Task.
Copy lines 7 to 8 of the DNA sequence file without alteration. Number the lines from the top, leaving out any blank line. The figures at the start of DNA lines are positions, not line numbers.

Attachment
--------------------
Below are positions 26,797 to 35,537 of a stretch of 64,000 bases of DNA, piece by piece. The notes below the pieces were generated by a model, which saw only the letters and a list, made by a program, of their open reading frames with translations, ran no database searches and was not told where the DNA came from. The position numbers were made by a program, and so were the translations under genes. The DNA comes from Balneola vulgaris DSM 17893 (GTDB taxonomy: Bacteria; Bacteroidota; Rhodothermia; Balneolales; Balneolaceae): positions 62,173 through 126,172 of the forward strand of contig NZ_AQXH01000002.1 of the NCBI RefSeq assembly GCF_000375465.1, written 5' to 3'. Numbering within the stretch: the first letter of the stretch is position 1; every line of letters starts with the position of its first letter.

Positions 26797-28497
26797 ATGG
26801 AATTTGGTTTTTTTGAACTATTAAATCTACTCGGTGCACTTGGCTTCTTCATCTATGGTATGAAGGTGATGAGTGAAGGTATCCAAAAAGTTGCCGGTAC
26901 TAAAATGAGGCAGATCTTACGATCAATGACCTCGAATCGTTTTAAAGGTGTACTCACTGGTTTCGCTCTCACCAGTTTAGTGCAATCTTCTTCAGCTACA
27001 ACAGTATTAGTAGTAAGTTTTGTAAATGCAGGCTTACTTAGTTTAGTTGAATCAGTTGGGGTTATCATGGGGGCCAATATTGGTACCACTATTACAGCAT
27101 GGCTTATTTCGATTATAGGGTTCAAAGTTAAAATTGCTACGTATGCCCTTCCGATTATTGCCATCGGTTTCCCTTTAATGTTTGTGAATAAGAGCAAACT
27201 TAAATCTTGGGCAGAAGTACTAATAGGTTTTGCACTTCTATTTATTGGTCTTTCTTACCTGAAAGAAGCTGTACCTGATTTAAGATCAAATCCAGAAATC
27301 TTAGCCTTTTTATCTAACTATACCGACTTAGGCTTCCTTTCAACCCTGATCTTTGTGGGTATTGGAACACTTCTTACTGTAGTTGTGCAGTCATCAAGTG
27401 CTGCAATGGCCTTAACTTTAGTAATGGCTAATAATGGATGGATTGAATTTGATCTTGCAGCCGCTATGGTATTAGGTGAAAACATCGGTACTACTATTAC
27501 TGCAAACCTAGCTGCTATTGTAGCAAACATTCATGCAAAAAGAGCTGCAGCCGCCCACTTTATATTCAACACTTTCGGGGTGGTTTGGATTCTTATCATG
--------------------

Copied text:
27101 GGCTTATTTCGATTATAGGGTTCAAAGTTAAAATTGCTACGTATGCCCTTCCGATTATTGCCATCGGTTTCCCTTTAATGTTTGTGAATAAGAGCAAACT
27201 TAAATCTTGGGCAGAAGTACTAATAGGTTTTGCACTTCTATTTATTGGTCTTTCTTACCTGAAAGAAGCTGTACCTGATTTAAGATCAAATCCAGAAATC